The main highlight in the month of February was the steep military escalation seen between Ukraine and Russia which has now led to a full-scale invasion. Global markets and economies have already rattled with commodity prices such as oil hitting the roof amidst already rising inflation seen in many parts of the world.
How has the Ukraine-Russia conflict rattled the global economy?
Russia’s invasion of Ukraine has not just raised question in the international political arena but also in terms of the global economic outlook for 2022. Despite the new Omicron variant, China’s slowdown, supply chain issues and numerous other constraints the global economy continues to see robust levels of growth, however will recent events in Ukraine reverse this?
Growth outlook for Asian economies turns even more volatile: Asian economies especially Japan and South Korea which are very much reliant on Russian crude oil, gas and metals would get severally impacted if Russia retaliates to Western sanctions by cutting supplies. Major Asian economies that import from Russia would face not just price rises but also possible shortages. This is just after they recovered from pandemic-related supply chain disruptions and the cost of commodities surging over the last two years.
Europe greatly concerned as energy markets roil: Russia provides a third of Europe’s supply of natural gas and about 10% of the world’s oil with some major pipelines running through Ukraine. This has led to great uncertainty in the global oil market resulting in the price of oil soaring to USD 100 a barrel on fears that a full-scale invasion would interrupt Russian natural gas and oil shipments to parts of Europe and the world, increasing inflationary price pressure which has already been at record highs in the past few months.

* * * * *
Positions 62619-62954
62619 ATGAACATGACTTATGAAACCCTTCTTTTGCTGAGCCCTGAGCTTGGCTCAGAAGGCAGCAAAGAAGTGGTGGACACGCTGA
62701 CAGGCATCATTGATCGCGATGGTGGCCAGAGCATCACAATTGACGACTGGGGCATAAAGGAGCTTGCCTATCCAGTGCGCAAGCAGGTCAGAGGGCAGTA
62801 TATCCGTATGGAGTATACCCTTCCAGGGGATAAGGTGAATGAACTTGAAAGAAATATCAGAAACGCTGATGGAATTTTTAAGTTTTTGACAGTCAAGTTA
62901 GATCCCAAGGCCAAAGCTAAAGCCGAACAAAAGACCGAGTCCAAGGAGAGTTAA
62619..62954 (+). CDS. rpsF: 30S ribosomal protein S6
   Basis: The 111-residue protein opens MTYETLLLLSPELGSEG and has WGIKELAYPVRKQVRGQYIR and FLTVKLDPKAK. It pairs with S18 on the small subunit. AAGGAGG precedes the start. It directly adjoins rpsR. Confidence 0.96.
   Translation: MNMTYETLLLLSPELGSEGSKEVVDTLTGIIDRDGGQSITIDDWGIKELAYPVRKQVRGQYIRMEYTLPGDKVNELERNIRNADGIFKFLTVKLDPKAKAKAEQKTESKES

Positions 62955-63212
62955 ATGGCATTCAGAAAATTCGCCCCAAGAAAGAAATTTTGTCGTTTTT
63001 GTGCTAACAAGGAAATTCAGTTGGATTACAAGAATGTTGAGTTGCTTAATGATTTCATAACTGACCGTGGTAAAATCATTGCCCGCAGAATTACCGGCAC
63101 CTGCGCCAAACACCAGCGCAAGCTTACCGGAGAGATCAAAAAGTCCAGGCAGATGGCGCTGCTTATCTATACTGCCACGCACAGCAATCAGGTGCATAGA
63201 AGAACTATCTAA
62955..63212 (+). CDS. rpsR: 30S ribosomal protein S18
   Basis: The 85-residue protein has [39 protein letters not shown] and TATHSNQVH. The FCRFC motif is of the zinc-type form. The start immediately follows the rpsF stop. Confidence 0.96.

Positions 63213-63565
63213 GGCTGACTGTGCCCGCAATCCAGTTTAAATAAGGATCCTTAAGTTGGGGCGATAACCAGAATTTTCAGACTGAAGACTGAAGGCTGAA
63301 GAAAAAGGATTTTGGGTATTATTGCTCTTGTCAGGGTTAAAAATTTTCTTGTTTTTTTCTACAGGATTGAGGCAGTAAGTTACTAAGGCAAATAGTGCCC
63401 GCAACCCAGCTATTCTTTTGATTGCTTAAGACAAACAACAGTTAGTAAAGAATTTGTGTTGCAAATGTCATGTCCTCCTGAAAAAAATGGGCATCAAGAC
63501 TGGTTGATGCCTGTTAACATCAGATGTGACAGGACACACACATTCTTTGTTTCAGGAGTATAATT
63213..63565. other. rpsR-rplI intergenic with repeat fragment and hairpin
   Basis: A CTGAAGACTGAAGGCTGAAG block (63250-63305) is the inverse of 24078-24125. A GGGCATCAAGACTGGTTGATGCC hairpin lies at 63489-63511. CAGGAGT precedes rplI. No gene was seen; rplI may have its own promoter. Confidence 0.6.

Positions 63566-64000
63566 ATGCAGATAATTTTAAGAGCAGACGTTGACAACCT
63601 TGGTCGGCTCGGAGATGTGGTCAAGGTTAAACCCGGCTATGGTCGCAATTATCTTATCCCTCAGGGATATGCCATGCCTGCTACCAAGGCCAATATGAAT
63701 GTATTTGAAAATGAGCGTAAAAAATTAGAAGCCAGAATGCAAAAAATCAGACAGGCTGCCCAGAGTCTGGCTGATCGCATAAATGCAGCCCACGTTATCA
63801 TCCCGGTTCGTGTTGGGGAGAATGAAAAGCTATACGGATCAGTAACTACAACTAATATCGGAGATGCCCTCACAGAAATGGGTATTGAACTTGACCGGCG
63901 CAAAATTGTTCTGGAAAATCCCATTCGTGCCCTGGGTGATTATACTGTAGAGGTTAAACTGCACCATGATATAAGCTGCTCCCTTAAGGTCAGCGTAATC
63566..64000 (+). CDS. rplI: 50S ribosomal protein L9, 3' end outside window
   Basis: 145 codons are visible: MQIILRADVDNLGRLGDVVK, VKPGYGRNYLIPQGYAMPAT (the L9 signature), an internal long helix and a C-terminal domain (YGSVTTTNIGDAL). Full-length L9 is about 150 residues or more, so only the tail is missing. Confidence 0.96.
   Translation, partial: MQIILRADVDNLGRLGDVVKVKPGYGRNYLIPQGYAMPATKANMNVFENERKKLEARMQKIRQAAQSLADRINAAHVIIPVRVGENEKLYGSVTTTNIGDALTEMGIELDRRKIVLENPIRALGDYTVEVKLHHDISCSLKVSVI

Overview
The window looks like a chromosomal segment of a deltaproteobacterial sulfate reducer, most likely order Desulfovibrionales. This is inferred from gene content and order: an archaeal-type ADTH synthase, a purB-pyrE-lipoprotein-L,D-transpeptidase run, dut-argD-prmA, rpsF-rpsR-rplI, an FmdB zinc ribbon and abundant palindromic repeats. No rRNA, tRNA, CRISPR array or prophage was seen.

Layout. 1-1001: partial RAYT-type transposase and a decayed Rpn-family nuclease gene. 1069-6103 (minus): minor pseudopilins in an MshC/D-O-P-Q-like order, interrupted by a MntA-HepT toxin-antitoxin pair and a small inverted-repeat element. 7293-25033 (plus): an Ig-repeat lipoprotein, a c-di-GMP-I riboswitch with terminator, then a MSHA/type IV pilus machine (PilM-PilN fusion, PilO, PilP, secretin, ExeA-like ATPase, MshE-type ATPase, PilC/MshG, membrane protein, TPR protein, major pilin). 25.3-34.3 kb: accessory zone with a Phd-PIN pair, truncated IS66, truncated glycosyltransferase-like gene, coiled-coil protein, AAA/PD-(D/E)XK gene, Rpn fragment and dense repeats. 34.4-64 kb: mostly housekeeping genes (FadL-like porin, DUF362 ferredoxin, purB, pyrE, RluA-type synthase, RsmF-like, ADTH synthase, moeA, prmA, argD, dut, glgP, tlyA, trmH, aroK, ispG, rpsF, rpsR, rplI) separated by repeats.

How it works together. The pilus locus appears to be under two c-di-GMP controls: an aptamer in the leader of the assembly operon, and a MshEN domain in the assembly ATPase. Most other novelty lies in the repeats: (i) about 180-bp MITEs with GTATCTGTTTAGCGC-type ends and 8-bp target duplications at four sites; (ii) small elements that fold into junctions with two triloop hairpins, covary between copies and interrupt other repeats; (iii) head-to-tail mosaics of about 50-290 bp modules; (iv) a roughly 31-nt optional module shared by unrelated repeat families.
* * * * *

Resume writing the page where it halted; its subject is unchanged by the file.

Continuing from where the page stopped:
US sanctions may not target oil: Russia's enormous energy industry is a powerful target for US sanctions similar to those imposed on Iran. Despite the recent spike in oil prices US officials have stated that sanctions will not target Russian crude oil due to worries about inflation and the harm it may bring to its European allies, global oil markets, and U.S. consumers.
Russia trade flow likely to divert to China if US imposes tough sanctions: If Russia intensifies the crisis in Ukraine, the US may impose a slew of new sanctions, including depriving key Russian financial institutions and enterprises access to US currency transactions and global markets for trade, energy exports, and finance. This however may prompt Russia to try to further its non-dollar denominated trade ties with China in an effort to bypass the restrictions according to a World Bank official.
Has global trade finally recovered since the pandemic?
After a slump in 2020 global trade saw significant recovery in 2021 despite varied supply chain constraints, rising freight costs and production bottle necks. The path of global trade however for 2022 remains uncertain with the recent events in Ukraine.
Global trade hits a record high in 2021: According to UNCTAD's Global Trade Update, global trade in goods remained robust in 2021, while trade in services finally recovered to pre-COVID-19 levels. In 2021, the value of global trade hit a new high of $28.5 trillion. This is a 25% increase over 2020 and a 13% increase over 2019, when the COVID-19 pandemic began.
Semiconductors and chip shortages still persist: A recent report published by the US Commerce Department predicts that the global chip shortage would extend far into 2022, and maybe even 2023. Therefore, resulting in a longer felt burden on a wide range of U.S.-based businesses including electronics (cameras, computers, phones) and automakers.